Since 2019, WUCCP has hosted an array of dialogues for its Climate Conversations. The mission of this series is twofold: to expose Washington University students to new perspectives, opportunities, and approaches to the climate crisis and to facilitate communication among experts in the field. Past topics have included eco-anxiety, the Green New Deal, Hawaii’s at-risk ecosystem, and the United Nations Framework Convention on Climate Change (see RINGO). The Climate Conversations bring in entrepreneurs, politicians, researchers, students, and other climate activists.
As climate change rises in urgency and saliency, WUCCP is working to further expand this program.
Climate Conversation: Nuclear Energy
This April (date TBD), WUCCP will host a Climate Conversation on nuclear energy. Check back for more details and registration.
Previous Conversations 2020-2021
Click to view the details, recording, and resources related to our recent Climate Conversation on the 2020 Election.
WashU alumni virtually returned to campus to share their stories about their careers in renewable energy. Students were able to ask questions and receive advice about their own futures.
If you would like to watch the recorded panel, click here.
In a discussion about international climate policy, attendees heard from WashU students who attended the Conference of the Parties (COP) of the United Nations Framework Convention on Climate Change (UNFCCC) in December 2019. Additionally, the professor of the class gave advice about the application process to attend next year’s COP.
How can we keep looming climate worries from overwhelming us? Join us candid discussion on the intersection between climate change and mental health with Chris Stark, Asst. Professor in the Department of Music and composer of ‘Seasonal Music” and Chris Weatherly, a Brown School researcher on climate change and mental health.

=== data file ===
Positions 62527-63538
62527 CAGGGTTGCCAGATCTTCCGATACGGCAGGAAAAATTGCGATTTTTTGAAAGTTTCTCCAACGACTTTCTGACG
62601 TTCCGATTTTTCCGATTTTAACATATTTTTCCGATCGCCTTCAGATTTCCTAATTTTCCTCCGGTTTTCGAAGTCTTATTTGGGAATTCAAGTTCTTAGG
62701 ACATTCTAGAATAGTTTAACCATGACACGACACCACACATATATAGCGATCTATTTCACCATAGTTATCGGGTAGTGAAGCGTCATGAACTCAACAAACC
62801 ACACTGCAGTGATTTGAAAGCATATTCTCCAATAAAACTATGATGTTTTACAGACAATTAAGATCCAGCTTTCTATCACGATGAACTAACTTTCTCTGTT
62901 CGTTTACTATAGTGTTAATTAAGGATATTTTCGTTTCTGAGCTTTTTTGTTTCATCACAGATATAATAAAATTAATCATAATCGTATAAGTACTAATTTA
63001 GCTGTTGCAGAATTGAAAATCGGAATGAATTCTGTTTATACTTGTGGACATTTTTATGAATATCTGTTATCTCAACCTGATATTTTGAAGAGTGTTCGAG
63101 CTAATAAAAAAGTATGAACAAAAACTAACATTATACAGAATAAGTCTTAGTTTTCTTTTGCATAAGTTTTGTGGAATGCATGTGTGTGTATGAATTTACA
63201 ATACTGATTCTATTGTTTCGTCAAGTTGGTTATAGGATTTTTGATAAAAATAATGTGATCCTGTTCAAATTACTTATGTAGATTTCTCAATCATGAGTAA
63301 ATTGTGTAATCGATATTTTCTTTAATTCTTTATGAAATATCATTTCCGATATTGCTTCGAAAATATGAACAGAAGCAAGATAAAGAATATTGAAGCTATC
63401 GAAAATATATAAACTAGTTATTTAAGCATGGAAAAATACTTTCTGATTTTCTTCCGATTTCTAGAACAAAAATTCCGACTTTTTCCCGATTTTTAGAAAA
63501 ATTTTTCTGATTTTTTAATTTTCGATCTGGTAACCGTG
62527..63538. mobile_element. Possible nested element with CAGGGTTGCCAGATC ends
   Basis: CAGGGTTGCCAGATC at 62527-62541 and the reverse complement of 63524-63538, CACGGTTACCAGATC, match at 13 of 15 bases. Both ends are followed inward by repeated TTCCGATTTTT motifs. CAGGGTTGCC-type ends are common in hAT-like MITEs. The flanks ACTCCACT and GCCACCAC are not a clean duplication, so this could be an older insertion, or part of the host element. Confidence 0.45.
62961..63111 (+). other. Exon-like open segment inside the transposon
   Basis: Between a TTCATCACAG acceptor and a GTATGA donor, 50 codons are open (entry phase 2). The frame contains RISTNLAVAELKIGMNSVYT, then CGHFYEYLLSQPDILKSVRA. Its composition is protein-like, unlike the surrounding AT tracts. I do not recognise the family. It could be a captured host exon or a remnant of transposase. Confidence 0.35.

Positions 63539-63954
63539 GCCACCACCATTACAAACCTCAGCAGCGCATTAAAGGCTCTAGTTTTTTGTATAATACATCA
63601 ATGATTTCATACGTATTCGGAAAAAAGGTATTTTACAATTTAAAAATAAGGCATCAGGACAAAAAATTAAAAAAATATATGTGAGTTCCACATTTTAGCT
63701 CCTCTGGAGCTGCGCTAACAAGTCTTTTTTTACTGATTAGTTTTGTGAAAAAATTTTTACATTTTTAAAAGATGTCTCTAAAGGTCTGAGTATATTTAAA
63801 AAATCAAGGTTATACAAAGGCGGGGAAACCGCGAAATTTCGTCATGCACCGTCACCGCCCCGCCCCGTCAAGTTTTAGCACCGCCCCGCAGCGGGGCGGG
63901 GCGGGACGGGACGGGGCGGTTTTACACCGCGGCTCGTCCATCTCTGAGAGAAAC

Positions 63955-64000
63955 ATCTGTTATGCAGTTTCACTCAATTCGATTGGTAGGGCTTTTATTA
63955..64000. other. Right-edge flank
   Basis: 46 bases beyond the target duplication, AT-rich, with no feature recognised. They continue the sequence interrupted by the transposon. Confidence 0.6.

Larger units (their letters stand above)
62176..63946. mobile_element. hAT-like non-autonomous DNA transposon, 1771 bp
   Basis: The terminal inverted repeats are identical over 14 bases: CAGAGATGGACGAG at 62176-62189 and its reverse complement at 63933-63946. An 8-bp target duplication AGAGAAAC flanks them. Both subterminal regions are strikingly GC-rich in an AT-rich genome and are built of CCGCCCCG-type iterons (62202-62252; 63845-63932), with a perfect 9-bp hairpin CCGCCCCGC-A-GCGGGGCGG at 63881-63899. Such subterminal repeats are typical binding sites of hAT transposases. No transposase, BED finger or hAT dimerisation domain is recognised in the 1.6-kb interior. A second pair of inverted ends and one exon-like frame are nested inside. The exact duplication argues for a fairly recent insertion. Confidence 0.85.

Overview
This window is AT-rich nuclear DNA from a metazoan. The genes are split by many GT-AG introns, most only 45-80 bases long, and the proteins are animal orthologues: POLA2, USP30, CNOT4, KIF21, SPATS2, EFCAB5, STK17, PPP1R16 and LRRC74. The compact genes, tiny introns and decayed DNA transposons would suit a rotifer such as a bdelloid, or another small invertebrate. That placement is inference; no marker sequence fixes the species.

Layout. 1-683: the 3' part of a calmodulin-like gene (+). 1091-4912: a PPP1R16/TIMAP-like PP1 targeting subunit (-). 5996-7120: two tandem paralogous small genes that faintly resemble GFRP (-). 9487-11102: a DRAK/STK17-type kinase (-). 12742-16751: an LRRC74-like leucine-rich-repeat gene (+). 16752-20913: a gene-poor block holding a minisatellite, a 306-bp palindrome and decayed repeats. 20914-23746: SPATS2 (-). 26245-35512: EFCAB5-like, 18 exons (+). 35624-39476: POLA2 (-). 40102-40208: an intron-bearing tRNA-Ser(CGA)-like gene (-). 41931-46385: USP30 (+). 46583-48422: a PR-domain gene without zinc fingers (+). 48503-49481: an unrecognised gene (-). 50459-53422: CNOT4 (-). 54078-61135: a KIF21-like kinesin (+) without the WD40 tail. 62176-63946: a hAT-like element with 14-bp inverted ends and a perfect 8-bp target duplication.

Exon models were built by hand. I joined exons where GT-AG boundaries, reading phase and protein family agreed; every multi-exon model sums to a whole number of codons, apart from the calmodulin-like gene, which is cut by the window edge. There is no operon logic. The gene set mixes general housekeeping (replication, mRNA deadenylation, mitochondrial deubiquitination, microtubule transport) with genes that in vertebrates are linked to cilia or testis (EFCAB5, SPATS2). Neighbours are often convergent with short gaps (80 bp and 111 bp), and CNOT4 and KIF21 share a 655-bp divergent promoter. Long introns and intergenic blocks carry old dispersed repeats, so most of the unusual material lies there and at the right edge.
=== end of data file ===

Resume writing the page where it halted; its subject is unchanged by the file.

How does a least developed country adapt to a changing climate? How can a least developed country negotiate on the global stage? How does adaptation come into play in the UNFCCC? And how does international climate law intersect with human rights issues? Professor Tracy Bach, who teaches and publishes on climate change, international law and human rights and was a visiting professor at Washington University, was our guest.
This event introduced attendees to the historical movements and policies that preceded the Green New Deal and inspired its creation. Participants gained an understanding of the core tenants of the resolution.
Anu Hittle led a conversation about the threats that climate change imposes upon island communities like Hawaii and what projects she is taking as the state’s Mitigation and Adaptation Coordinator to address them.
WashU policy, law, and science professors engaged in a conversation about the Special Report on Global Warming of 1.5°C (SR15) published by the International Panel on Climate Change (IPCC) in October. This Q&A-style event covered what the IPCC is, highlights of the report, and what WashU and attendees could do.
Icons found on The Noun Project. Creator attributions (top to bottom):
career by Path Lord; conference by priyanka; anxiety by dDara; Myanmar by Xinh Studio; policies by Justin Blake; Loudspeaker by David; and Climate Change by Iconathon.